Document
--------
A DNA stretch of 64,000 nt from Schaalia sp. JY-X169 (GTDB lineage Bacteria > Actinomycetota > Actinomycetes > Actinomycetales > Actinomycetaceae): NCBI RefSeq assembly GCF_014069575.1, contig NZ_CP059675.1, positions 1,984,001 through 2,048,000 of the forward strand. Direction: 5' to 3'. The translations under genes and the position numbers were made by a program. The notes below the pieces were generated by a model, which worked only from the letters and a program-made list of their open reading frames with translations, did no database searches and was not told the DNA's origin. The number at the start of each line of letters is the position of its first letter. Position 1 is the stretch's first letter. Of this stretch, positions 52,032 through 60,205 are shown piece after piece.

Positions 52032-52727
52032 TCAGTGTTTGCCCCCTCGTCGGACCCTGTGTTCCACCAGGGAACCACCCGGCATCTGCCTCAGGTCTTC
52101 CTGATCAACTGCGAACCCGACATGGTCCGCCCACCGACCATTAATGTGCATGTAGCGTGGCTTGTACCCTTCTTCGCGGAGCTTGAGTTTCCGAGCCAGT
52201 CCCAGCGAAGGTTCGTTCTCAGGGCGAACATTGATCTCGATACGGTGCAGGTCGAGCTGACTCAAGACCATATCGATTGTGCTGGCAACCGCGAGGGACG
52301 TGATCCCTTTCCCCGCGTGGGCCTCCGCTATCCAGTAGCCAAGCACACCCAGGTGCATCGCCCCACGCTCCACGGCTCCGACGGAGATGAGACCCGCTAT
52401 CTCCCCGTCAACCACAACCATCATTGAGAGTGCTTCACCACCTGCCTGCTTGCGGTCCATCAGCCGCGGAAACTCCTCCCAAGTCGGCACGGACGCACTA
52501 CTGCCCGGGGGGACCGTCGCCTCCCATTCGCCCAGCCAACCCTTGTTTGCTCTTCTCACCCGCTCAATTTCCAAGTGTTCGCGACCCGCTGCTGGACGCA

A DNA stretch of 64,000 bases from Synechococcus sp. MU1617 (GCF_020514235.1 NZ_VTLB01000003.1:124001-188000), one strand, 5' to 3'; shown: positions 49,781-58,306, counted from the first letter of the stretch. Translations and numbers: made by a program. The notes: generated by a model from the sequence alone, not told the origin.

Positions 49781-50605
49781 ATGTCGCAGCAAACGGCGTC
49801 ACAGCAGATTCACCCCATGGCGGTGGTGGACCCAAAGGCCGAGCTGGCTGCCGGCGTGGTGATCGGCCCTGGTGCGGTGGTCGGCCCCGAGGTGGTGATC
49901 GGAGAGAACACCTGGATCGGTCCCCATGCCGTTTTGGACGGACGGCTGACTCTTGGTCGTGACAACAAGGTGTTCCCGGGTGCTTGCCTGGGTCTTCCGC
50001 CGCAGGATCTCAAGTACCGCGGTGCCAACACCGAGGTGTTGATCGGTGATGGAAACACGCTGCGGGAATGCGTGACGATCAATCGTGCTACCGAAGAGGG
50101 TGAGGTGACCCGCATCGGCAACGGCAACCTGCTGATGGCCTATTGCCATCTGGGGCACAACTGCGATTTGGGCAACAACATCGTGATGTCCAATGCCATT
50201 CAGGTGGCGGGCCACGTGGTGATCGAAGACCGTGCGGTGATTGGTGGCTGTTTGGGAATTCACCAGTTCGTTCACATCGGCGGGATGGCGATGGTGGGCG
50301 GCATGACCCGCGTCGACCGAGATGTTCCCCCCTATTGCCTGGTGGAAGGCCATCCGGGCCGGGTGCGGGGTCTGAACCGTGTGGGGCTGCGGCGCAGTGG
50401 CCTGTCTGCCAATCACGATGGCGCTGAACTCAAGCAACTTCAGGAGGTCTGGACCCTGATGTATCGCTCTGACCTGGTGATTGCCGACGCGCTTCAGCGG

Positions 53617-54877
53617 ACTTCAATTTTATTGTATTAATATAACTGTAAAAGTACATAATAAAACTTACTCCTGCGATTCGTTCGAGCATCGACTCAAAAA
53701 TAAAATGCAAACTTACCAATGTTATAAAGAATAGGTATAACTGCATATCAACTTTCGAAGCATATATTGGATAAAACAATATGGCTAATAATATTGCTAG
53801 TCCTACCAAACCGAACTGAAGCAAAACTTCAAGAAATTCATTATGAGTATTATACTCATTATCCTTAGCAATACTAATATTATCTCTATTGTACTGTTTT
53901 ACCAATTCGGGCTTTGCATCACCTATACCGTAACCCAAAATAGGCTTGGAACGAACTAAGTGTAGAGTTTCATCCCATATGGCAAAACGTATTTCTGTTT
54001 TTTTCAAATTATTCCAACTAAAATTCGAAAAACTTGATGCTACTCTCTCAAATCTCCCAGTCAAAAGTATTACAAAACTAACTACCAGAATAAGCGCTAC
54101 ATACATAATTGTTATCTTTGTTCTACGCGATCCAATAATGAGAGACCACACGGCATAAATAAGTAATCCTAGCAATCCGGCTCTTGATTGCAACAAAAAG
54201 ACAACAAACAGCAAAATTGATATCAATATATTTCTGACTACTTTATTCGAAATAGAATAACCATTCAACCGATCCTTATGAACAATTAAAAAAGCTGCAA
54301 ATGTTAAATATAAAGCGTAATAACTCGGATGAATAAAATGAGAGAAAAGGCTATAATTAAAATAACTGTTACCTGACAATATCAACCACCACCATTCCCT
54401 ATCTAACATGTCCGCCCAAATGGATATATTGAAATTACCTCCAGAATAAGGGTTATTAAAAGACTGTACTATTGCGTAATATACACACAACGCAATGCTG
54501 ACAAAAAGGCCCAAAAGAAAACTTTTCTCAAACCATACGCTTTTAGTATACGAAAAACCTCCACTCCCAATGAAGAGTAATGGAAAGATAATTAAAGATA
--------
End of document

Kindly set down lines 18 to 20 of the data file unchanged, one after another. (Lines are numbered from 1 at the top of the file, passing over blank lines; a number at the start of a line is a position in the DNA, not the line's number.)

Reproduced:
50401 CCTGTCTGCCAATCACGATGGCGCTGAACTCAAGCAACTTCAGGAGGTCTGGACCCTGATGTATCGCTCTGACCTGGTGATTGCCGACGCGCTTCAGCGG

Positions 53617-54877
53617 ACTTCAATTTTATTGTATTAATATAACTGTAAAAGTACATAATAAAACTTACTCCTGCGATTCGTTCGAGCATCGACTCAAAAA